What Makes You Click? Mate Preferences and Matching Outcomes in Online Dating
Günter J. Hitsch
University of Chicago - Booth School of Business
University of Chicago - Department of Economics; National Bureau of Economic Research (NBER)
Duke University - Fuqua School of Business
MIT Sloan Research Paper No. 4603-06
This paper uses a novel data set obtained from an online dating service to draw inferences on mate preferences and to investigate the role played by these preferences in determining match outcomes and sorting patterns. The empirical analysis is based on a detailed record of the site users' attributes and their partner search, which allows us to estimate a rich preference specification that takes into account a large number of partner characteristics. Our revealed preference estimates complement many previous studies that are based on survey methods. In addition, we provide evidence on mate preferences that people might not truthfully reveal in a survey, in particular regarding race preferences. In order to examine the quantitative importance of the estimated preferences in the formation of matches, we simulate match outcomes using the Gale-Shapley algorithm and examine the resulting correlations in mate attributes. The Gale-Shapley algorithm predicts the online sorting patterns well. Therefore, the match outcomes in this online dating market appear to be approximately efficient in the Gale-Shapley sense. Using the Gale-Shapley algorithm, we also find that we can predict sorting patterns in actual marriages if we exclude the unobservable utility component in our preference specification when simulating match outcomes. One possible explanation for this finding suggests that search frictions play a role in the formation of marriages.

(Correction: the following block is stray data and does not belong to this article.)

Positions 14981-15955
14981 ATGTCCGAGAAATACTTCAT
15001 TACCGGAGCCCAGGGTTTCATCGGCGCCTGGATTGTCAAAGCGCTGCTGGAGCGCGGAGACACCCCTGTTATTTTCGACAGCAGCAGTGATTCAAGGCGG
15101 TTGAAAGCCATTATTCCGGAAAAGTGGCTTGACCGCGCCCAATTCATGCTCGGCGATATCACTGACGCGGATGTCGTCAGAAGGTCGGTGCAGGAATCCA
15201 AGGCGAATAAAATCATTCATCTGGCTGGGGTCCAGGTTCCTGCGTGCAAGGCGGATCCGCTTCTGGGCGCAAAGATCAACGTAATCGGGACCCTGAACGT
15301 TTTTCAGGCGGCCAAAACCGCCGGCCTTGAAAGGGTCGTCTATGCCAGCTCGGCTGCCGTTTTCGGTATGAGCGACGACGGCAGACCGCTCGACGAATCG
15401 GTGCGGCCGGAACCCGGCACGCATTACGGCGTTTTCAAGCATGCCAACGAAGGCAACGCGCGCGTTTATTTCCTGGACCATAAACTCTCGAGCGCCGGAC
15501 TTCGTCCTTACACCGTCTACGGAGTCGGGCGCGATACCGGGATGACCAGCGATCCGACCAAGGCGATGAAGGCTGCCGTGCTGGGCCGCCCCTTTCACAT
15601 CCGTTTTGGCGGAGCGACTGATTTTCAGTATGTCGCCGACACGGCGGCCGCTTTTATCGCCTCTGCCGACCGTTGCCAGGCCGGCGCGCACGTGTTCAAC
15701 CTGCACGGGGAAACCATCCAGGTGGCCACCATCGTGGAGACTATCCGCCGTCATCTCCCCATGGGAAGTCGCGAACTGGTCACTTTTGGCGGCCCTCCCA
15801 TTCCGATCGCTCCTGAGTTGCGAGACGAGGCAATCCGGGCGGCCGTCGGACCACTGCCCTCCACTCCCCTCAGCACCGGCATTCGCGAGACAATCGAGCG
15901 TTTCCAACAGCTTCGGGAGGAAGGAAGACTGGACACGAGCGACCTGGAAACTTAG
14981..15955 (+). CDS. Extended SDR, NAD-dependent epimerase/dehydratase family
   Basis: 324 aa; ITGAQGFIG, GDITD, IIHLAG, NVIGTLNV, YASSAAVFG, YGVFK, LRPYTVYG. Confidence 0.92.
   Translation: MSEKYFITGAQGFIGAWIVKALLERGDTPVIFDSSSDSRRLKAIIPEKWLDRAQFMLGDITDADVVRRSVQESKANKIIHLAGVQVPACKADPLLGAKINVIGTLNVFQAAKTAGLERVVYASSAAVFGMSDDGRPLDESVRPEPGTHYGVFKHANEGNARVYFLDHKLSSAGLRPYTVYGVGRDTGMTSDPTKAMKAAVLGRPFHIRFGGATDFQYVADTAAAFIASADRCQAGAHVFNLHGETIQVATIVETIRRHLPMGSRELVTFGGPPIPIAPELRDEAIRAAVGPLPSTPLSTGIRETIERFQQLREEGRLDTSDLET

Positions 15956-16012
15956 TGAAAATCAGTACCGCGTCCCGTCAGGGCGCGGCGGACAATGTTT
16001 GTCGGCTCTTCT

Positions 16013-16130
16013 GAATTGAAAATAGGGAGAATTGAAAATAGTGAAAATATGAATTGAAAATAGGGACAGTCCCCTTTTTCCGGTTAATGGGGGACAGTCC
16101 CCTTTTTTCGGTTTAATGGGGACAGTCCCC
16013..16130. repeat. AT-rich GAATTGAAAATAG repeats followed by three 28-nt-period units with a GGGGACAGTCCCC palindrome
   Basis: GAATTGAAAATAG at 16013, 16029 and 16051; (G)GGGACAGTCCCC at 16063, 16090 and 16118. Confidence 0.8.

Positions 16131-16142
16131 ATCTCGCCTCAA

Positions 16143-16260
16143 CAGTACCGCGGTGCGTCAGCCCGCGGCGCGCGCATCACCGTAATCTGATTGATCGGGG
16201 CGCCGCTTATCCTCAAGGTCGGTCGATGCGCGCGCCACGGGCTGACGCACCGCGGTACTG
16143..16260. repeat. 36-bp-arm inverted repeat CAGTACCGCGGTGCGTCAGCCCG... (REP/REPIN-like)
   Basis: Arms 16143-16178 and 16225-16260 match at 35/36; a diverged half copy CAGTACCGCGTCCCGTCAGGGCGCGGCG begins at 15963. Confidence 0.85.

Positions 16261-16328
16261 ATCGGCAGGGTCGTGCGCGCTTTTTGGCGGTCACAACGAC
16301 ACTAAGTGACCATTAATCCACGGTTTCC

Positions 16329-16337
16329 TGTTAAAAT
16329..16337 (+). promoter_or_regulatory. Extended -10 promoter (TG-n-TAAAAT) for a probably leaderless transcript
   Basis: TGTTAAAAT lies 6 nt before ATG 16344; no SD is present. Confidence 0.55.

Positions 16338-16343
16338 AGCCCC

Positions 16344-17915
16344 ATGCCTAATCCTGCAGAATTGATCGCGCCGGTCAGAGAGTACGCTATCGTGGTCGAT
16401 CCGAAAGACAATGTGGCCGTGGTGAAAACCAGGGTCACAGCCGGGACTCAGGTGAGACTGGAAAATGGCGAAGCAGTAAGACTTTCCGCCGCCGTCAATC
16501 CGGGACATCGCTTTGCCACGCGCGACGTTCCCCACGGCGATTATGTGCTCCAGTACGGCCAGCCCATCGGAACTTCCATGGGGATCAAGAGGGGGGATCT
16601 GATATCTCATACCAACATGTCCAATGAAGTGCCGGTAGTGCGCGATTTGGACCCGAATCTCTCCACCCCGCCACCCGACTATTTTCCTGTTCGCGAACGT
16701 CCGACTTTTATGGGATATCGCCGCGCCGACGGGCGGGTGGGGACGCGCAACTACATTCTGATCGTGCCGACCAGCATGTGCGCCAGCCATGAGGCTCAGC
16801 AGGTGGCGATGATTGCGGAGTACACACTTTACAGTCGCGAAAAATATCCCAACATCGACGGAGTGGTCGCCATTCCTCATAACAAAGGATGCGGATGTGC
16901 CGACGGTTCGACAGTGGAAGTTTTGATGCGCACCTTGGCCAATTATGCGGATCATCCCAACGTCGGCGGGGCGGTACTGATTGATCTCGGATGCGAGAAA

Number of Pages in PDF File: 63
JEL Classification: J1, C78
Date posted: April 11, 2006
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